I’ve been thinking about the story-arc of my life recently, prompted by some relationship difficulties with a close family member and by that dratted Acceptance pack on the Headspace meditation app. it would be lovely to see it as a logical, tidy flow: whatever it is, it is certainly not that. but it is full of colour and beauty, tangled though it is.

I came across this poem recently which reminded me of my grandmother, darning with huge attention. on the rare occasions I do so, I re-live her total absorption in the task. I’m giving that attention to repairing my life, these days, even though it can hurt.

Running Repairs, by Beatrice Garland

Such innocents these buttons, gazing
round-eyed at what the grown-ups say –
the endless goings-on, the fresh undoings,
how things are left to hang by a thread.

Darning the elbow of a favourite jersey
I prick the doubts, patch up a serious
misunderstanding with a coloured wool:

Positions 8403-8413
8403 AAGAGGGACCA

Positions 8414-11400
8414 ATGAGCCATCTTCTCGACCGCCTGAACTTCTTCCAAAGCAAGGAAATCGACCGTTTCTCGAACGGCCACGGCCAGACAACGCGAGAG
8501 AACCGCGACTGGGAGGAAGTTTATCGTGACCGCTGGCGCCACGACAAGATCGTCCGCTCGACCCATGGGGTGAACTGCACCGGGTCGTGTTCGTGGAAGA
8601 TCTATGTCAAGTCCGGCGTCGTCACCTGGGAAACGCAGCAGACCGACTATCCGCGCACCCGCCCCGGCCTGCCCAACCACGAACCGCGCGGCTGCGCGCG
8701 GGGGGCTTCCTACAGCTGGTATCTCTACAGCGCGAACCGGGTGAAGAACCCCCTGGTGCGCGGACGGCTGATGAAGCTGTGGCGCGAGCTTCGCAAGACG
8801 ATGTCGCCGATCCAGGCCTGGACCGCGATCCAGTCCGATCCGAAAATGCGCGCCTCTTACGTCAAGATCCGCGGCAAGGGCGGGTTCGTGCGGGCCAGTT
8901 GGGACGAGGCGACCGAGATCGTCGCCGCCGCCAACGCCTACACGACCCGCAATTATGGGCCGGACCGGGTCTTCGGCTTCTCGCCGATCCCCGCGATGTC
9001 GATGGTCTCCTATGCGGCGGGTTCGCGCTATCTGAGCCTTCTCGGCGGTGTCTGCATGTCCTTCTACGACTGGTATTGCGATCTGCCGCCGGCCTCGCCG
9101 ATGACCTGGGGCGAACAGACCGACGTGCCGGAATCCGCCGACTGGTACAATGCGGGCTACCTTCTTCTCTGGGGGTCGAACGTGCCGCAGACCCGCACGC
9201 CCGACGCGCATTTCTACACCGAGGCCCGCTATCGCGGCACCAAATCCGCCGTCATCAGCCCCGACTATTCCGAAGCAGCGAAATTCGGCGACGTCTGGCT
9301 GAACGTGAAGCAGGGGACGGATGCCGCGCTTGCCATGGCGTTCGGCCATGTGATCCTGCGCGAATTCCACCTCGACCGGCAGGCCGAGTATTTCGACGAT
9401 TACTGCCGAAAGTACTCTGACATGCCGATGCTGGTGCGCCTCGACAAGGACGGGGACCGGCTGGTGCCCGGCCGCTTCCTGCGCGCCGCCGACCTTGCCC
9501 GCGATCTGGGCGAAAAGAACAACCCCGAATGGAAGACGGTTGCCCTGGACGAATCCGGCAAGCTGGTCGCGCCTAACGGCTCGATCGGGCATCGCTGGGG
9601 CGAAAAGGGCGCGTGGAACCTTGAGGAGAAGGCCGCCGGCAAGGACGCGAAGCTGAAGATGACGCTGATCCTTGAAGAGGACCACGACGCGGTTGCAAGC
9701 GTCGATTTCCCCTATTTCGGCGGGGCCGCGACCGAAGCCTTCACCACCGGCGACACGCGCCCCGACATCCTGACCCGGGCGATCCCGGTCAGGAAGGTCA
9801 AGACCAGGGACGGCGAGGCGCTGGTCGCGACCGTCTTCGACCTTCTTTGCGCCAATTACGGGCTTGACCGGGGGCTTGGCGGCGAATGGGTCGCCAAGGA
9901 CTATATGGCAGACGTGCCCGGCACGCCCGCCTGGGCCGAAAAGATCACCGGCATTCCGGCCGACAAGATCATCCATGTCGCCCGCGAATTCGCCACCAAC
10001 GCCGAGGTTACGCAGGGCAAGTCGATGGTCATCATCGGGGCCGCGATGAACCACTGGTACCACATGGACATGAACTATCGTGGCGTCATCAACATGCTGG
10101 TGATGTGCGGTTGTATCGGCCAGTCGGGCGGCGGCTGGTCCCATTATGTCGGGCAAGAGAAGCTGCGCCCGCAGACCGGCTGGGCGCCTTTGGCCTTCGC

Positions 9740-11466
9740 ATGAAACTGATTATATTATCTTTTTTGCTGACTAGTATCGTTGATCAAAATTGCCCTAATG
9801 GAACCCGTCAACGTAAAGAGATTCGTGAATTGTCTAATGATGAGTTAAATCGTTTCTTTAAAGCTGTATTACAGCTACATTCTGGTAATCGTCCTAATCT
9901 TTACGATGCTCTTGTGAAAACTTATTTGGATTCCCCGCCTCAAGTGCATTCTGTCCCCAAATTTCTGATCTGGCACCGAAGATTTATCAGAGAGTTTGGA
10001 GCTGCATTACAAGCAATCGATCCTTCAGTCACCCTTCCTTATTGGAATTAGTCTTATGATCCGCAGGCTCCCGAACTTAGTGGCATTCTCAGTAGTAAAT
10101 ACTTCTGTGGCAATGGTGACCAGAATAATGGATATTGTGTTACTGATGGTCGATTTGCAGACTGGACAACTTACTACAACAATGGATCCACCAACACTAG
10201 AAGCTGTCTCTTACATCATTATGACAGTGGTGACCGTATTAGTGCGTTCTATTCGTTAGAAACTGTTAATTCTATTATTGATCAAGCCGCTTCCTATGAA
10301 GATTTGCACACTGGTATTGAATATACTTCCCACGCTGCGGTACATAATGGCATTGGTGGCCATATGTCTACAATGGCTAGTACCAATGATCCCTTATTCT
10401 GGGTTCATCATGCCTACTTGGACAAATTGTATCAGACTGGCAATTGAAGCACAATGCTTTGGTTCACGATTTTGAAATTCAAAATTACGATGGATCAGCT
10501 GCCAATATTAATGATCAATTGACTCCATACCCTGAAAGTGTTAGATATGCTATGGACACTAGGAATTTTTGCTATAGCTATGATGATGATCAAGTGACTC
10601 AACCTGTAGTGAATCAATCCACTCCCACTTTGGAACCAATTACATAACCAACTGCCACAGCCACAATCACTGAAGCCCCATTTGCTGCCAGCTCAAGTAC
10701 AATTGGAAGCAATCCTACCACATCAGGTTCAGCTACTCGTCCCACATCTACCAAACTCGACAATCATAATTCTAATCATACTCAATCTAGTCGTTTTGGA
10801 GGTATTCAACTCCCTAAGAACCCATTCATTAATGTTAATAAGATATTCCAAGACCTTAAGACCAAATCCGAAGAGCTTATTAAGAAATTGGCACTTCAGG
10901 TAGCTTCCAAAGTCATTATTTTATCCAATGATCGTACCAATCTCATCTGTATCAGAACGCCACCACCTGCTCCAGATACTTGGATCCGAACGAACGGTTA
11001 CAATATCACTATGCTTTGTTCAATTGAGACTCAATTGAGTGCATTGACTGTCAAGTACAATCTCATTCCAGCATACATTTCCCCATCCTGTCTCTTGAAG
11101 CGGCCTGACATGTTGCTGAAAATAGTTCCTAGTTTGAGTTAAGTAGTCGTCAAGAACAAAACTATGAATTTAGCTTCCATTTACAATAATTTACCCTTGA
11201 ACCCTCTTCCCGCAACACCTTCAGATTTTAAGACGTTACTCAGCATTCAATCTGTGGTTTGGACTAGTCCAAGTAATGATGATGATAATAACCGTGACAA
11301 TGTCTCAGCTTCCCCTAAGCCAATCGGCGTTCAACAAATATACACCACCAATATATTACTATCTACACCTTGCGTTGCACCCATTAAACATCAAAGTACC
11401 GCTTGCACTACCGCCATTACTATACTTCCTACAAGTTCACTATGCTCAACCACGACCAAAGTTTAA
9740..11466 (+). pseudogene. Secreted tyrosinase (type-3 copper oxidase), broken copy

meticulous, I cross-hatch vapour trails

across the gaps, across an open sky,
drawing together the edges of the day,
I’ve lost the life I kept intending
to repair – or did it just wear out?

I can’t remember how things used to look.
Next time I’ll plan it properly: linen
stretched across a wooden O, worked on
over years in twists of glowing silk.

First the alphabet and then our names
and then a storied house, its garden sewn
in French knots, cross-stitch, herringbone,
the lawn in satin-stitch, new-mown all year.

Odd to find it almost hurts: the chance
of mending things, of making sense.